To put it bluntly, Cheeseburger’s music sounds like something one would only find accompanying a movie plot. That is to say, they sound like awakening to the sun sizzling the skin on your droopy, dehydrated and partied-out face.
To put it bluntly, Cheeseburger’s music sounds like something one would only find accompanying a movie plot. That is to say, they sound like awakening to the sun sizzling the skin on your droopy, dehydrated and partied-out face. While looking around at the shimmering mess of beer cans, farm animals, piñatas and red drink containers that surround your every flank, the momentous realization occurs: the novel idea that the experience had its proverbial ups and downs.
This Brooklyn-based party-rock band devilishlytrots alongside of conventional music, darting between traditional values taken toward growing and progressing. As black and white as this approach appears, I myself have never thought that a band could display their sheer and utter desperation to make it big and treat every day as if it were a drunken Irish sing-a-long until I came across these guys.
Boogieing till they puke, this motley crew consists of original members Joe Bradley (frontman), Luke Crotty (drums) and Christy Karacas (guitar). Adding to this rock symphony, they are also accompanied by Jason Green (vocals), Christian Gordy (bass) and Eric Dufrense (guitar) in the recording and performing process involving their newest album, “Another Big Night Down the Drain.”
Judging by this second full-length album released by these revived Stooges, “Another Big Night Down the Drain” seems like a fun but stubborn attempt to breach conventional
wisdom as we know it. These rockers are slamming the brakes on today’s progressive music frenzy, churning out what can only be defined as the typical motif of classic rock.
Despite affiliations that condone this specific genre of rock to typically remain on the shoulders of baby boomer-esque older folk. With that said, this new-yet-exciting flavor that Cheeseburger (a band who definitely got started far from any sort of classics in 2005) brings might actually be just the ingredient that crowds are craving: seeing modern renditions of this type of outdated, yet extremely fun, rock style.
However courageous this notable endeavor presents itself, Cheeseburger has already gained a significant amount of posterity back in their hometown of New York City. The attention given to Cheeseburger already leads them into quickly becoming the poster child for bands that still have childhood dreams of writing rock ballads of epic proportion, consuming free drugs and booze and driving a brand spankin’ new white Porsche.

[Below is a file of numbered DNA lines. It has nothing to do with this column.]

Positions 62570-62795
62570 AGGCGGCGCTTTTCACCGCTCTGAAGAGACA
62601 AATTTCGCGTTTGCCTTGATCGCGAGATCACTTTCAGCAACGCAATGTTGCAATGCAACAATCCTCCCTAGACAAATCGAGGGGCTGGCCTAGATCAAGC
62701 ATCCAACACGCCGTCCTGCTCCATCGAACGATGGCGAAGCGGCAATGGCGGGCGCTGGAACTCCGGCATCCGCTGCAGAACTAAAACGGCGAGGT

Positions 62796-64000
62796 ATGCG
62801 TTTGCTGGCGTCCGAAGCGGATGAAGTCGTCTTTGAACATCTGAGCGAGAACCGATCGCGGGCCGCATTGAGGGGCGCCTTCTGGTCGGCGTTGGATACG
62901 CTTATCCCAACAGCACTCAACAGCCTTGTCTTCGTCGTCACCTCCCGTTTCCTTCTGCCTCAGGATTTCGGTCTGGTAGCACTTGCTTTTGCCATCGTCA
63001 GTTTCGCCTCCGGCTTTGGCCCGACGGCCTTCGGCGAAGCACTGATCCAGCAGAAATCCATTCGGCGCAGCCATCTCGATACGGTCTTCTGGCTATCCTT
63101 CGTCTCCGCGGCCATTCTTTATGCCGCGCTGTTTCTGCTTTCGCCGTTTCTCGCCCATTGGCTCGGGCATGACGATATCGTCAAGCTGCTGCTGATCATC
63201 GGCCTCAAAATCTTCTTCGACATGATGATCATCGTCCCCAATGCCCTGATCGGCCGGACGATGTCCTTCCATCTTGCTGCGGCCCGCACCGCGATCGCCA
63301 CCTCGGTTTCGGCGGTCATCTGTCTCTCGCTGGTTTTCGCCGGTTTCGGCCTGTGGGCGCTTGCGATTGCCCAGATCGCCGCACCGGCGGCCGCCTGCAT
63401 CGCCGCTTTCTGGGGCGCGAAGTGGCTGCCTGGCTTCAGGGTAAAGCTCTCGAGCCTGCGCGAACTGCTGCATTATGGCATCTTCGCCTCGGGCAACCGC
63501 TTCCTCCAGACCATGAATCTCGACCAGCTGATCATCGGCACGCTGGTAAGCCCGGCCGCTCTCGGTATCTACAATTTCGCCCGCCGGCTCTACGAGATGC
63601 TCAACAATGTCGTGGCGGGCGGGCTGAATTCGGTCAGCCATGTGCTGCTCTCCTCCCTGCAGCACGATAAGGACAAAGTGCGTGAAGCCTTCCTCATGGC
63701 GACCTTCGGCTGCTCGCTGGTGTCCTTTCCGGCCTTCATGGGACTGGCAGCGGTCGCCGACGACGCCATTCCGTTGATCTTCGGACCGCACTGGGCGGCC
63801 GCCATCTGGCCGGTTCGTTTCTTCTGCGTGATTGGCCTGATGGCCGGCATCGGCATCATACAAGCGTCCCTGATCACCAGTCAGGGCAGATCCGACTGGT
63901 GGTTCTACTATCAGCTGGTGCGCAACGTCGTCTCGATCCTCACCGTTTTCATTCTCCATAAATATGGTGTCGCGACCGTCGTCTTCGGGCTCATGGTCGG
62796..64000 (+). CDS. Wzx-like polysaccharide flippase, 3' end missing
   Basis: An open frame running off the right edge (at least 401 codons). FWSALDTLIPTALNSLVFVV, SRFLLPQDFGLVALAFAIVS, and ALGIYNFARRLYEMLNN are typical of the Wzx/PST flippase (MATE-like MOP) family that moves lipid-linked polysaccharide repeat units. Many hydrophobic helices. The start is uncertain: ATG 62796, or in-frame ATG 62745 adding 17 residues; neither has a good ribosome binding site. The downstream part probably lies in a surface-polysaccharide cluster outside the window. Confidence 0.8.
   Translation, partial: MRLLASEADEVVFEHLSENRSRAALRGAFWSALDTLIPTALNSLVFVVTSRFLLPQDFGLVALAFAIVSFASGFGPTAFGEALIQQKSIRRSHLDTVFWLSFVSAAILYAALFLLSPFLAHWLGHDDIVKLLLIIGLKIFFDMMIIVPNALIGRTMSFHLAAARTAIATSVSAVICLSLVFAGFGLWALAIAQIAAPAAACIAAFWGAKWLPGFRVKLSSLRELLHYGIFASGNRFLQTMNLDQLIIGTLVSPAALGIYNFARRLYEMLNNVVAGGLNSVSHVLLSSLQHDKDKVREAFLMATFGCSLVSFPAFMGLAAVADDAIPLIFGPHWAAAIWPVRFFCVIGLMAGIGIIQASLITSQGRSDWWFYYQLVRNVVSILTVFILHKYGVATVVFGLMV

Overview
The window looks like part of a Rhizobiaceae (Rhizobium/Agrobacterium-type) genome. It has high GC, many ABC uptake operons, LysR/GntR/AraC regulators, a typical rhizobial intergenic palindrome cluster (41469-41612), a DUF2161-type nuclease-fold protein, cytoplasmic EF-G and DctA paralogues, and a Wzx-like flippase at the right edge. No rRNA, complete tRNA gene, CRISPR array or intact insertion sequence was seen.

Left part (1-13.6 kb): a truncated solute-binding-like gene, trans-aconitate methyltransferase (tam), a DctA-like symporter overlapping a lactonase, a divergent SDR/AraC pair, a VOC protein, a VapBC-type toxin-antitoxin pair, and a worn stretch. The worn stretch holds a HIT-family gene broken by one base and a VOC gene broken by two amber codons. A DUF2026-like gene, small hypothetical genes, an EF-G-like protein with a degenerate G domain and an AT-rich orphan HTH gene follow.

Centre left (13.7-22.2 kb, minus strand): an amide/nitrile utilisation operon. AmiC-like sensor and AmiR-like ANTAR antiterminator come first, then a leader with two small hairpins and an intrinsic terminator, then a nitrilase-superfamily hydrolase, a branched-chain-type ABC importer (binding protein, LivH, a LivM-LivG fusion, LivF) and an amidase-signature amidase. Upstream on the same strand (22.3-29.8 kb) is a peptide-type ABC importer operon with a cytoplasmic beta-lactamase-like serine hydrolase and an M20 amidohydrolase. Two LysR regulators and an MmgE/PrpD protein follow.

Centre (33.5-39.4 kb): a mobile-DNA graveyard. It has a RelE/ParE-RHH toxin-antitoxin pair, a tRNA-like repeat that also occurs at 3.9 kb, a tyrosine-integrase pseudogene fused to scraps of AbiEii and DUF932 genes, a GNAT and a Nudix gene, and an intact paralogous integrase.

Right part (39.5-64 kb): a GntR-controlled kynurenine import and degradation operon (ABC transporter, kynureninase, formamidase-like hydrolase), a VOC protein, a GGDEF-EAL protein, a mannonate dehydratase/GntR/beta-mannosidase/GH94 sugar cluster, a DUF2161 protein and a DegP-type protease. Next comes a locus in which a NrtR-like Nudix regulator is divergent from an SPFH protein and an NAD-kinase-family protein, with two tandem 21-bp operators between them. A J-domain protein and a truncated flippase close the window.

Branching out into other media is another impressive attribute that this crew holds dear. Christy Karacas, one of the original members and guitarists, also doubles as a creator, writer and producer for an animated series on Adult Swim titled “Superjail!” This cartoon, in short, is an entertaining depiction of the inner workings of a Willy Wonka-esque run prison.
Beside this TV show providing an easy outlet for Cheeseburger’s music, the key to presenting this group’s M.O. is its catchy hard-rock song that compliments the animated introduction. Their song “I’m Goin’ Home” and the band’s close affiliation with “Superjail!” landed them a spot in Adult Swim’s record label Williams Street Records, along with other acts such as MF Doom and DethKlok. Other than bucking all odds and scoring a TV stage, the group can also be found in video games like “GTA IV” and in movies like “Hot Tub Time Machine.”
As the band continues to climb a ladder poised for growing national popularity, it is regularly bombarded with accusations and comparisons that get a little too close for comfort for many. It is a situation where one must come to ask themselves, “Is this a band that’s aiming to score points for originality, or is it a band that kicks ass at replicating a style that bows directly to the influential renditions of Lou Reed, The Stooges and AC/DC?” Cheeseburger isn’t showing much promise with their empty bag of hard-rock tricks accompanied by their treasured, tightly held connection with Adult Swim, but I don’t think they need to. This album needs to be heard on full volume with a nice cold beer in hand. Cheers. ?